Posted by Dean's Office at 12:02 AM
Tuesday, June 9, 2009
For OU-C student Paul Fairbanks, psychology is more than just an academic major of choice. It has become a pastime he pursues on a regular basis in many facets of everyday life. “Studying psychology has changed how I think about everything,” he said. “I am always using psychological theories to explain individual’s behaviors, attitudes and actions, and they are generally a strong predictor. It is enjoyable to apply some of the theories I have learned in class to the everyday world.” Fairbanks is graduating from OU-C this spring with a major in psychology and a minor in sociology. The campus will hold its Recognition of Graduation event at 7:45 p.m. on June 12 in the Shoemaker Center. For Fairbanks, his interest in psychology and sociology was love at first psych. “The very first time I was in class in Psychology 101, I knew this was it. It is something about the theories and how they are applied. Human behavior is very interesting to me. I have always been fascinated with how we interact with each other,” he said. Fairbanks looks to make a career of his passion for psychology. He plans to attend graduate school with the goal of pursuing a Ph.D. in industrial organizational psychology. In this field, he can put his skills to use by helping companies design products that are more usable by consumers, evaluate training processes and gauge employee relations and workplace attitudes, he explained. Fairbanks graduated from Unioto High School in 2003 and took a year off from academics before enrolling at OU-C. His college choice has worked well for Fairbanks, who balances academics with a job at a local resturant. “OU-C is definitely designed to accommodate the individual who is looking to strike a balance between various responsibilities,” Fairbanks said. “For most students, we do not have to travel far from home, so it is convenient for area residents. Also, the campus does a great job of staggering classes at various times to accommodate our schedules. For example, I have been able to work in the afternoon and take evening classes.” Fairbanks and fellow OU-C student Jessika Holmes placed second among undergraduate psychology presenters for their research poster, “The Effect of Morality and Social Capital on Retributive Justice,” at the Ohio University Student Research and Creativity Fair this spring. The research was conducted under the direction of faculty member Ann Rumble and studied, among other issues, how various factors determine a person’s desire to punish another for criminal behavior, defined by the term retributive justice. They also presented their research at a national professional conference in Chicago this spring. “I always have been fascinated with the law,” Fairbanks said. “I took a class, ‘Social Justice of Psychology’ with Dr. Rumble that blended my interests in both psychology and the law. I am intrigued with how we punish and what types of factors are taken into consideration regarding punishment.” OU-C Assistant Professor of English Kathleen Davies said, “Paul has demonstrated the strong analytic skills required of graduate students. His writing skills have shown increasing proficiency and eloquence over the time I have known him, as well. Even in non-major courses, Paul’s passion for psychology came through. He is fluent in psychological and sociological discourses and enjoys exercising his knowledge in these fields when the opportunity arises.” Fairbanks’ college career has been both an eventful, and fast-moving, adventure. “I never thought it would get to this point. It has gone by quickly,” he said.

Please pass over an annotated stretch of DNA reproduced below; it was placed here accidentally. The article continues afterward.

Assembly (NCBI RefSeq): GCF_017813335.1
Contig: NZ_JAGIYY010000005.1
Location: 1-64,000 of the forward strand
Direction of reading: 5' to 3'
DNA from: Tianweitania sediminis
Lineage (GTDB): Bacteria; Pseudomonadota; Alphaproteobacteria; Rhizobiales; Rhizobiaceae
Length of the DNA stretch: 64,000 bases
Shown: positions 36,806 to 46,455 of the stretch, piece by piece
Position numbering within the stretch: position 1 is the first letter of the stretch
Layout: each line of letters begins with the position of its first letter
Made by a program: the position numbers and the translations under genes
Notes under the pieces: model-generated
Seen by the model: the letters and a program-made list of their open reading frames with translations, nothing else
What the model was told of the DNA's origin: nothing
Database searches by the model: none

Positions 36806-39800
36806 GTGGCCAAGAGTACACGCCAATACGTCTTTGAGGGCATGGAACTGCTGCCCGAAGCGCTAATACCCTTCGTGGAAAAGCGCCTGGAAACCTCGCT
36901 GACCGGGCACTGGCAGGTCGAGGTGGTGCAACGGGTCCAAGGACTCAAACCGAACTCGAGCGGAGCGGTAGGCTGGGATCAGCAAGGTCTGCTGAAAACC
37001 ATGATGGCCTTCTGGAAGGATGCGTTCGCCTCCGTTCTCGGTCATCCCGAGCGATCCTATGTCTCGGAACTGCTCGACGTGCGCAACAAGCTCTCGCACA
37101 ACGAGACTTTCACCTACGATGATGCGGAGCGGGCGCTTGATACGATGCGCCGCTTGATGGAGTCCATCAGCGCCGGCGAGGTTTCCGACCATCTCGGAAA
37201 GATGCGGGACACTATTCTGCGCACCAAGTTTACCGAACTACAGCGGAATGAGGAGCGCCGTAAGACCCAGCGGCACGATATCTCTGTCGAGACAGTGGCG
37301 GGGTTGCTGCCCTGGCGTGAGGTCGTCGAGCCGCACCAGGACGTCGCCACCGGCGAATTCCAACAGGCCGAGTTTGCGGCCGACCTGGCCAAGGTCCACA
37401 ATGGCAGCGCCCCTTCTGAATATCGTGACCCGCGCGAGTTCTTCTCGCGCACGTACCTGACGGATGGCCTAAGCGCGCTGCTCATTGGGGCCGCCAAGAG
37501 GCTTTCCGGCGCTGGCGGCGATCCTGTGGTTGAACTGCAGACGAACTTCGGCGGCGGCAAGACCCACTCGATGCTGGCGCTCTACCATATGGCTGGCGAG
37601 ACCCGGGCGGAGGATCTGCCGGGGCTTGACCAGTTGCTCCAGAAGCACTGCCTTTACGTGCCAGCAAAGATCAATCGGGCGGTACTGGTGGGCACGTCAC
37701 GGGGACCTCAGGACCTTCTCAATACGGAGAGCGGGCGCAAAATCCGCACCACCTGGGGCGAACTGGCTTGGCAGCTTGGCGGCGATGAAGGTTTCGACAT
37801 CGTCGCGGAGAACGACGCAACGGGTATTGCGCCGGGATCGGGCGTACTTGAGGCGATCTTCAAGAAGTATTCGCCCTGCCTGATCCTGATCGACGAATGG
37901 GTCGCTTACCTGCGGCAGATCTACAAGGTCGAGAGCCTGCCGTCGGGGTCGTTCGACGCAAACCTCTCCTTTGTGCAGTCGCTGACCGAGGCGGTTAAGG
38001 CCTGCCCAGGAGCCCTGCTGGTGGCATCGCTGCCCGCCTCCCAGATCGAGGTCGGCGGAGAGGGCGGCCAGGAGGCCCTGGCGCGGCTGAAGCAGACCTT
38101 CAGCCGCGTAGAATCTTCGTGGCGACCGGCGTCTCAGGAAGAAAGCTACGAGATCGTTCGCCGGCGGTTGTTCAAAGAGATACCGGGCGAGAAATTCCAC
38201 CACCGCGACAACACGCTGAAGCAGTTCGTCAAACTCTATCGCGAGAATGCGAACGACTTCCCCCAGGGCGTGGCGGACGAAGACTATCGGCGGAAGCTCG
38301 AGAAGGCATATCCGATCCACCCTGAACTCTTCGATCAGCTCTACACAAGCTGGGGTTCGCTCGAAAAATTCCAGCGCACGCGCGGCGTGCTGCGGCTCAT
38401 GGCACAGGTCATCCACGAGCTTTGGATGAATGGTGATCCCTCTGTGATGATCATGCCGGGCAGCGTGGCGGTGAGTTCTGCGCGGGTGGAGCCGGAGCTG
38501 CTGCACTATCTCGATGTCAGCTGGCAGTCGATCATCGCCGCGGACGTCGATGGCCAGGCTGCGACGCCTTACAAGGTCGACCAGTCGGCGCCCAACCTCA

Posted by Dean's Office at 11:56 PM
Winners have been announced for the recent 18th annual Student Art Show at Ohio University-Chillicothe. Judy Beckman, artist and educator at Columbus State Community College and Pontifical College Josephinum, served as the awards judge. Winners include:
- Best of Show Award: Ellen Doerres for Collective Memories, Photographs, colored inks, watercolor on canvasette paper
- First Place Award: Laura “Bug” Boll for When forever fails, Mixed media on canvas
- Second Place Award: Caleb Marhoover for Family portrait for Tiffany Ragland, Photography
- Third Place Award: Nicole Pickerrell for Forgotten, Photography
- Whitney Bland, Fetus, Mixed Media
- Sarah Lewis, Michael Stipe, Oil on canvas
- Joan Stephens, Main Dish at Chinese Restaurant, Clay
- Marcus McGuire, Moonknight, Ink on paper
- Hoovercraft, Ellen Doerres
- The Lord of the Wild Hunt and His Royal Hawk, Bug Boll
Posted by Dean's Office at 1:35 PM